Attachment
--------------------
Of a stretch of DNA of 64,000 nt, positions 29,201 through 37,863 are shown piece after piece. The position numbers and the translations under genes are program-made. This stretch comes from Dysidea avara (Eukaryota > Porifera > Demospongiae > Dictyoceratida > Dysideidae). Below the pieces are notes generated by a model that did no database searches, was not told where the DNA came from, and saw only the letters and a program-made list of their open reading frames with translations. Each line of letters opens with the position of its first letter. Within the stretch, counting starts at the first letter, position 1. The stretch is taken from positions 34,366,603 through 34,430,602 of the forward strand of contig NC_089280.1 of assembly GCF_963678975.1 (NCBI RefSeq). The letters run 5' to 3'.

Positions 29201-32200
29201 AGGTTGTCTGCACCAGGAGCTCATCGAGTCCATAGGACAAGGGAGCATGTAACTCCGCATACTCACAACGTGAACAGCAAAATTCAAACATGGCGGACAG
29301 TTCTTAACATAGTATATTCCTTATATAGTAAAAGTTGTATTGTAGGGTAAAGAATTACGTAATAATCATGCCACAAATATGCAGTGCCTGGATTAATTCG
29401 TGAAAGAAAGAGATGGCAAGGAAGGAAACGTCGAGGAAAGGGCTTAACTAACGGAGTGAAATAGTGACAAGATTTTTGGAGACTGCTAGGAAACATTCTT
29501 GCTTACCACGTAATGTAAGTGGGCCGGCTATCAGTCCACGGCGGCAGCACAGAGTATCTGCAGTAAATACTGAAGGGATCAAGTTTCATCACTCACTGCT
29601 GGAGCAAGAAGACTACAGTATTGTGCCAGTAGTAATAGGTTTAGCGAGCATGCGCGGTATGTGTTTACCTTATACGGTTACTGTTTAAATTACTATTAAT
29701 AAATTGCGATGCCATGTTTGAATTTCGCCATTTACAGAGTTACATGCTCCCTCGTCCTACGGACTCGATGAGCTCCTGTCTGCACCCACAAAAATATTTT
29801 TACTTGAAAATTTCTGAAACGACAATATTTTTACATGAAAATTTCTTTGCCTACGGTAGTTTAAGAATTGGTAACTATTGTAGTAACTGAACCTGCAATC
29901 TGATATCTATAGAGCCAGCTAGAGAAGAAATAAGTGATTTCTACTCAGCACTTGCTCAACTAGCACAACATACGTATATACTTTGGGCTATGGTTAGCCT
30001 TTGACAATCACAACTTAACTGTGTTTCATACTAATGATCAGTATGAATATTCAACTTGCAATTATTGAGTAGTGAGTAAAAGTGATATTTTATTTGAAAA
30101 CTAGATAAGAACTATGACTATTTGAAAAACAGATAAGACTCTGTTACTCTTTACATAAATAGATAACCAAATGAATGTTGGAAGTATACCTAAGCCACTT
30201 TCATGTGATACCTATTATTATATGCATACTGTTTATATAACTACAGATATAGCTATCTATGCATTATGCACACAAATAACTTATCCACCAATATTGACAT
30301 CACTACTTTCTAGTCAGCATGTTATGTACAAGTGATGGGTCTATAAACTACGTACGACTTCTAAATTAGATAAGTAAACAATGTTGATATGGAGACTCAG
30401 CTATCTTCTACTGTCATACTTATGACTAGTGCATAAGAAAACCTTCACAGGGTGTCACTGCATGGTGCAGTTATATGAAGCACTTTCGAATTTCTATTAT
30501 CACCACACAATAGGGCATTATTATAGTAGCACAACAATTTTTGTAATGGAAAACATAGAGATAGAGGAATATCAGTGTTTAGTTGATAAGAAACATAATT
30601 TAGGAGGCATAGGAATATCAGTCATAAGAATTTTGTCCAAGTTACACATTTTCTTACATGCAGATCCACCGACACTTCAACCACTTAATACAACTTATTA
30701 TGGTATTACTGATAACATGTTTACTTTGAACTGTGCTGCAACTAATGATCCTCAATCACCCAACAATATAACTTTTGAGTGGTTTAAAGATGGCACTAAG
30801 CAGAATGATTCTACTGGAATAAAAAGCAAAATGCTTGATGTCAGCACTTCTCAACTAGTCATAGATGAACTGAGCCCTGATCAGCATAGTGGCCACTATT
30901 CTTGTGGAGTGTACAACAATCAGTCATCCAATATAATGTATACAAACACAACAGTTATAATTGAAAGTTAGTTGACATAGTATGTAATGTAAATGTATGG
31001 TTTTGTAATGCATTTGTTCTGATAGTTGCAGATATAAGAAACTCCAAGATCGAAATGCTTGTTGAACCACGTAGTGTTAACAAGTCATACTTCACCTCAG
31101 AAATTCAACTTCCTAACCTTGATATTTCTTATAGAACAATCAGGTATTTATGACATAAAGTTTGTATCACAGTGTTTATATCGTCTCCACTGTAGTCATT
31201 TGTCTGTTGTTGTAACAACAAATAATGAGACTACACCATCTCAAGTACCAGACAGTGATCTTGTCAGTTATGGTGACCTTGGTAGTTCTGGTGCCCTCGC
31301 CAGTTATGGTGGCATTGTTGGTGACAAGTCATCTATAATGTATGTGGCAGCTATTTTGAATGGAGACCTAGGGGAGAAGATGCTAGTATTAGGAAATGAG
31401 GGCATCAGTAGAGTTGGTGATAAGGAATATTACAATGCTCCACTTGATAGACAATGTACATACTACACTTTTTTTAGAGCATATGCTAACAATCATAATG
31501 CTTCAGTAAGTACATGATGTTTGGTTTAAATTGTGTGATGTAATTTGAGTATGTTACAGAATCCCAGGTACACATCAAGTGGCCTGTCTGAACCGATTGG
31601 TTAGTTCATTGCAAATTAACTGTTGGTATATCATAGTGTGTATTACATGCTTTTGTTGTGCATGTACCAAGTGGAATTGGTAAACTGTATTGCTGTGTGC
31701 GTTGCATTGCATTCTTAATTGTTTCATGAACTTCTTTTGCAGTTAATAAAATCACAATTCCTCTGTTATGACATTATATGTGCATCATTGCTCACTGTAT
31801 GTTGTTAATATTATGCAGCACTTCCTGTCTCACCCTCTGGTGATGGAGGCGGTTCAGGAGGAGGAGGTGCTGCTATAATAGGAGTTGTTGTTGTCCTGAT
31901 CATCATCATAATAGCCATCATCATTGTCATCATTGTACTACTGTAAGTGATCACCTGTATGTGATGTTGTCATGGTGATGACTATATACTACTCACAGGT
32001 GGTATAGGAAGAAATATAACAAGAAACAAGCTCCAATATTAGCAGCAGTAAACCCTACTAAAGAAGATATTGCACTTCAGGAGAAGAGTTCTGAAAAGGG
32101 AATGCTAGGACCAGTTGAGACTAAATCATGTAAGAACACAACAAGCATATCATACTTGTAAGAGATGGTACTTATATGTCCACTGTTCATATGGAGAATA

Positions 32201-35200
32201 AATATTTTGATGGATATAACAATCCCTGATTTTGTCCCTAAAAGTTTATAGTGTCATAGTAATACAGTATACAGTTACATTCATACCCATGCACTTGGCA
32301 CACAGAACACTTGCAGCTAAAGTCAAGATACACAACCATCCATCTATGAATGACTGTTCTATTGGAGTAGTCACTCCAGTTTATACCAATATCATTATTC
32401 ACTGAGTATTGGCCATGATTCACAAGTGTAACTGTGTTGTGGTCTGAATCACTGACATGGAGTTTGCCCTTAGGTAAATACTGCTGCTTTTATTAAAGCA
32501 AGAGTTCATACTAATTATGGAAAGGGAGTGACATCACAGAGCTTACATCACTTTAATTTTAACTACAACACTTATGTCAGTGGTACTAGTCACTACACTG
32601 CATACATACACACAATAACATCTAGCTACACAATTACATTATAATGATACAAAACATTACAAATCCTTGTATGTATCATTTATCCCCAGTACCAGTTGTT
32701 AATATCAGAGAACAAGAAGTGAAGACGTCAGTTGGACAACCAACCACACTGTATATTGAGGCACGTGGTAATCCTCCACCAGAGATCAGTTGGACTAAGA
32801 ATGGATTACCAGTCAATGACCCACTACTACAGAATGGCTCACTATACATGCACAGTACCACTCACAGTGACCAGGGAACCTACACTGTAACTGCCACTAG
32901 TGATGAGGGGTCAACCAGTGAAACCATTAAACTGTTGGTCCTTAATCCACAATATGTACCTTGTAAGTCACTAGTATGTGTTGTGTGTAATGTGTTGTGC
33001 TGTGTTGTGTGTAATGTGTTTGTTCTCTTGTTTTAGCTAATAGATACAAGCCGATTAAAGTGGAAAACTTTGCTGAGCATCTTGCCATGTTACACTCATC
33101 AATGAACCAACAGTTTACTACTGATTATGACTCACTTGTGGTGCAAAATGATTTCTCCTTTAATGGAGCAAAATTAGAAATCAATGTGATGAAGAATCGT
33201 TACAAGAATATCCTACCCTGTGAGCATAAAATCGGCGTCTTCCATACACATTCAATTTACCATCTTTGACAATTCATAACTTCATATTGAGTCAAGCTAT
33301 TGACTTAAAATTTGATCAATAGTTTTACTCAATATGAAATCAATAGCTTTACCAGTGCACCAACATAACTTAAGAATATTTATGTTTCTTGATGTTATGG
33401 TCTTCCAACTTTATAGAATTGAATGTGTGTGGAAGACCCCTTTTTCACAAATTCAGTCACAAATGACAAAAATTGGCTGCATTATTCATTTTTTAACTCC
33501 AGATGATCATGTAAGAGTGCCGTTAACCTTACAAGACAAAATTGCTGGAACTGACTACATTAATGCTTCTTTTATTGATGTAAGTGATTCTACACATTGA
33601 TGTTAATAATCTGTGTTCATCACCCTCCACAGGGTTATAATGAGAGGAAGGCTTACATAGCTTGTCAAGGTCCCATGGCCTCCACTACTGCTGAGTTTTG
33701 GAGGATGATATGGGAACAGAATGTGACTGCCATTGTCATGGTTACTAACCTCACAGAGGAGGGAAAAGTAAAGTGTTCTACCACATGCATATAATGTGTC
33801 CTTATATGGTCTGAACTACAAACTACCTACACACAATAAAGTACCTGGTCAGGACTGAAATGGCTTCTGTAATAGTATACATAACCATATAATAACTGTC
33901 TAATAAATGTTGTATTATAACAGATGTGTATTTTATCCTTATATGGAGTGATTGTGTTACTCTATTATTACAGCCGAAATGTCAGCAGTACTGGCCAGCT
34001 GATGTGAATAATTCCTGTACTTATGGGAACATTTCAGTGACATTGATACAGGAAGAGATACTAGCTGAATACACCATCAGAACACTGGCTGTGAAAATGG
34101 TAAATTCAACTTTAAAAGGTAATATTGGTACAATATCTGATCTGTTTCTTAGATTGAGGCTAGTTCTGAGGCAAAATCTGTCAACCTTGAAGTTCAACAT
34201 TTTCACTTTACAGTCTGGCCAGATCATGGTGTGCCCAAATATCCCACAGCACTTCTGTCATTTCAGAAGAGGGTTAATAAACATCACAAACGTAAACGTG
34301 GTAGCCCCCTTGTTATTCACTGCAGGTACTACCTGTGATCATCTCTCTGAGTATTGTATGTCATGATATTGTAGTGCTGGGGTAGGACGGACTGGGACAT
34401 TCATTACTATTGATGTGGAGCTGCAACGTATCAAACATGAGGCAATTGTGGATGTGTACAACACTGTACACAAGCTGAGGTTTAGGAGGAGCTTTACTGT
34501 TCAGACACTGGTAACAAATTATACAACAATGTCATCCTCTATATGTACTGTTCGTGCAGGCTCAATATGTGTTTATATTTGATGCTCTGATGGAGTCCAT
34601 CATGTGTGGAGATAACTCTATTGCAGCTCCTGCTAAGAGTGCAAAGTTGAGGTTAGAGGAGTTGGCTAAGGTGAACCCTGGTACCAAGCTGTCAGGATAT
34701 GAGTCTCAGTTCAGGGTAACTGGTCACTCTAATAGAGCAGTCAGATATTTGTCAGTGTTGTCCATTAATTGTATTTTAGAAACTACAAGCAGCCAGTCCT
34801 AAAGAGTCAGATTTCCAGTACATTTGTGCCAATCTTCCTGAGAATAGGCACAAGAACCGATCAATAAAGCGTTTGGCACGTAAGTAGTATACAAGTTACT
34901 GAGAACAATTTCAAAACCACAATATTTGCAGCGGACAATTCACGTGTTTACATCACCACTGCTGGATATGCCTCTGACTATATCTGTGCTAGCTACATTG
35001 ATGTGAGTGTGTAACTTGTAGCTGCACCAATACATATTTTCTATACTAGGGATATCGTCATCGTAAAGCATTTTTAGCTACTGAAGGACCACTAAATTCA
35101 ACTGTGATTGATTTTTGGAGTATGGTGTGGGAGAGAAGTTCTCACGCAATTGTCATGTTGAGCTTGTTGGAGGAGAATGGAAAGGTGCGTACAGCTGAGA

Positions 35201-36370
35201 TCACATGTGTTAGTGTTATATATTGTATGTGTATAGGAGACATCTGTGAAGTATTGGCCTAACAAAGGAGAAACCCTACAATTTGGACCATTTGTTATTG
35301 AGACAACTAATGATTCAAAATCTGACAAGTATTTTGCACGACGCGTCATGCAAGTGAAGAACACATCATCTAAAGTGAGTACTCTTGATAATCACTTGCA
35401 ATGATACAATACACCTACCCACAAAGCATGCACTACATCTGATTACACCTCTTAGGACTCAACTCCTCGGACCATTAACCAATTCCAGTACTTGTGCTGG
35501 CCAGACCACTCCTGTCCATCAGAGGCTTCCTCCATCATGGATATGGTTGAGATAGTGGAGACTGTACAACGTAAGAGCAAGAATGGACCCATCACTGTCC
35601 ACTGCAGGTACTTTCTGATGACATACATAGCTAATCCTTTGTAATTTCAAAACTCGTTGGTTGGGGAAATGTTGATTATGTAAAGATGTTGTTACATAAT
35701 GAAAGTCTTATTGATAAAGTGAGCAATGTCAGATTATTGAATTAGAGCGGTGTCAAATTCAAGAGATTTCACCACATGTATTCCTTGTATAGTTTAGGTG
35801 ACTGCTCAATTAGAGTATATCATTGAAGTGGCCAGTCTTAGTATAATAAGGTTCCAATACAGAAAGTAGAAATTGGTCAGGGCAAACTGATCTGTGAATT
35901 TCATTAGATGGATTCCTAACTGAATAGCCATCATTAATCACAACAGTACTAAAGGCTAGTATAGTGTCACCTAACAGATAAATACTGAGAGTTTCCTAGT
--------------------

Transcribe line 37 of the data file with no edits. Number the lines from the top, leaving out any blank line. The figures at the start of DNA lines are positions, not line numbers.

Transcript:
32501 AGAGTTCATACTAATTATGGAAAGGGAGTGACATCACAGAGCTTACATCACTTTAATTTTAACTACAACACTTATGTCAGTGGTACTAGTCACTACACTG